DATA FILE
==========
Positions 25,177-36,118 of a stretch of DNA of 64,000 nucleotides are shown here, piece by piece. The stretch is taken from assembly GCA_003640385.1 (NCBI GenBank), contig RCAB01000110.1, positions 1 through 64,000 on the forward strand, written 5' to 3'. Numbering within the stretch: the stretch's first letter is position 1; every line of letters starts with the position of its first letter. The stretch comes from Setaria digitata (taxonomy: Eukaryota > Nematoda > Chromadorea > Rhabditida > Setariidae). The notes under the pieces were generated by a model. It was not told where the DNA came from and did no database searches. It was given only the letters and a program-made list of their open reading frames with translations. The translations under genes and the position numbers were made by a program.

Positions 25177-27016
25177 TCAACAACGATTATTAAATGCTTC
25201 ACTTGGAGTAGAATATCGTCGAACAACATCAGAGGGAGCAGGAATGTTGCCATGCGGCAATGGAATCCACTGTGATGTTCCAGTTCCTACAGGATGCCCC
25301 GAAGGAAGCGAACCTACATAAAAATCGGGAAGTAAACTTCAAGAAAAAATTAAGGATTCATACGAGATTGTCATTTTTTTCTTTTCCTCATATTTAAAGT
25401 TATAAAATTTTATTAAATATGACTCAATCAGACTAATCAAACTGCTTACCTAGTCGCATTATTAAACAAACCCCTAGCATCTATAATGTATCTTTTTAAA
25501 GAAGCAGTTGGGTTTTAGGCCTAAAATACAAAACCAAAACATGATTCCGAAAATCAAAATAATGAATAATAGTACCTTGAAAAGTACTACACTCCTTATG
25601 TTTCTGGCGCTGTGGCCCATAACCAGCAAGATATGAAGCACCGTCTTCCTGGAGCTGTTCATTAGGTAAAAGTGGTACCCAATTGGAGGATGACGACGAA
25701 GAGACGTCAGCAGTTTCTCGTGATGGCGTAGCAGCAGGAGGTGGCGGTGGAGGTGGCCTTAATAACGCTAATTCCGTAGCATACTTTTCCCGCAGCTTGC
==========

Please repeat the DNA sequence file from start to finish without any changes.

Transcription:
Positions 25,177-36,118 of a stretch of DNA of 64,000 nucleotides are shown here, piece by piece. The stretch is taken from assembly GCA_003640385.1 (NCBI GenBank), contig RCAB01000110.1, positions 1 through 64,000 on the forward strand, written 5' to 3'. Numbering within the stretch: the stretch's first letter is position 1; every line of letters starts with the position of its first letter. The stretch comes from Setaria digitata (taxonomy: Eukaryota > Nematoda > Chromadorea > Rhabditida > Setariidae). The notes under the pieces were generated by a model. It was not told where the DNA came from and did no database searches. It was given only the letters and a program-made list of their open reading frames with translations. The translations under genes and the position numbers were made by a program.

Positions 25177-27016
25177 TCAACAACGATTATTAAATGCTTC
25201 ACTTGGAGTAGAATATCGTCGAACAACATCAGAGGGAGCAGGAATGTTGCCATGCGGCAATGGAATCCACTGTGATGTTCCAGTTCCTACAGGATGCCCC
25301 GAAGGAAGCGAACCTACATAAAAATCGGGAAGTAAACTTCAAGAAAAAATTAAGGATTCATACGAGATTGTCATTTTTTTCTTTTCCTCATATTTAAAGT
25401 TATAAAATTTTATTAAATATGACTCAATCAGACTAATCAAACTGCTTACCTAGTCGCATTATTAAACAAACCCCTAGCATCTATAATGTATCTTTTTAAA
25501 GAAGCAGTTGGGTTTTAGGCCTAAAATACAAAACCAAAACATGATTCCGAAAATCAAAATAATGAATAATAGTACCTTGAAAAGTACTACACTCCTTATG
25601 TTTCTGGCGCTGTGGCCCATAACCAGCAAGATATGAAGCACCGTCTTCCTGGAGCTGTTCATTAGGTAAAAGTGGTACCCAATTGGAGGATGACGACGAA
25701 GAGACGTCAGCAGTTTCTCGTGATGGCGTAGCAGCAGGAGGTGGCGGTGGAGGTGGCCTTAATAACGCTAATTCCGTAGCATACTTTTCCCGCAGCTTGC